DOR argues that the circuit court erred in three ways:  (1) by considering the doctrines of laches and estoppel in the absence of an attempt by the father to plead these issues or prove them at an evidentiary hearing;  (2) by applying the doctrines of laches and estoppel without sufficient evidence;  and (3) by vacating the final order establishing arrearages on the basis of a violation of due process.   We decline to address the first argument because DOR failed to object to the circuit court's consideration of the doctrines at issue, even though it had a clear opportunity to do so.   See Matar v. Fla. Int'l Univ., 944 So.2d 1153, 1157–58 (Fla. 3d DCA 2006) (recognizing that the preservation requirement applies even to issues of due process when there has been a clear opportunity to present the argument on appeal to the lower tribunal). DOR provided arguments on the applicability of these doctrines to the facts in the record, without voicing any objection concerning the procedural propriety of taking these doctrines into account.   However, we find preserved, reversible error under DOR's remaining arguments.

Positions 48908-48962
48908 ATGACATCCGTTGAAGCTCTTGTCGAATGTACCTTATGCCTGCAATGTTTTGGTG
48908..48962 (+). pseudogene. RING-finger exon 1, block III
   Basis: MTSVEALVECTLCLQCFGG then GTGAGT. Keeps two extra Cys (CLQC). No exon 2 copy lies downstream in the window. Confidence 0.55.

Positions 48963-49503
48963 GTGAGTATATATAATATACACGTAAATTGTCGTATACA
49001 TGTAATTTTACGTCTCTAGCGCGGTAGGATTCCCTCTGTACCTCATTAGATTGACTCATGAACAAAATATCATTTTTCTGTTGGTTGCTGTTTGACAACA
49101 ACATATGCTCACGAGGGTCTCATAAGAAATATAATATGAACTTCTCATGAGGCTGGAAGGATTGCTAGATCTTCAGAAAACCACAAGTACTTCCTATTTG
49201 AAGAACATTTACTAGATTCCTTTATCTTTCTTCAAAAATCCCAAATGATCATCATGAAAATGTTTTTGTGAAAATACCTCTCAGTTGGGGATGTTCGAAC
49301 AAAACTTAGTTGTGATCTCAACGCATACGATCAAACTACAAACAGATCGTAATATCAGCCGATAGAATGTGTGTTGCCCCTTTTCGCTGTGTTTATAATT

A trial court's application of the doctrines of either laches or equitable estoppel is reviewed for abuse of discretion, provided that there is competent, substantial evidence for each element of the doctrine applied.   See Sun Cruz Casinos, L.L.C. v. City of Hollywood, Fla., 844 So.2d 681, 684–85 (Fla. 4th DCA 2003) (recognizing the abuse of discretion standard and the requirement of evidentiary support for a finding of estoppel);  Cartee v. Carswell, 425 So.2d 204, 206 (Fla. 5th DCA 1983) (finding no abuse of discretion where the trial court found that no equitable principles, including laches, relieved the father of the duty to pay child support);  Fla. Dep't of Revenue ex rel. Hewett v. Grant, 913 So.2d 108, 109 (Fla. 1st DCA 2005) (reversing where the evidence was insufficient to support the doctrine of laches);  State, Dep't of Revenue ex rel. Dees v. Petro, 765 So.2d 792, 792 (Fla. 1st DCA 2000) (reviewing the application of equitable estoppel for competent, substantial evidence).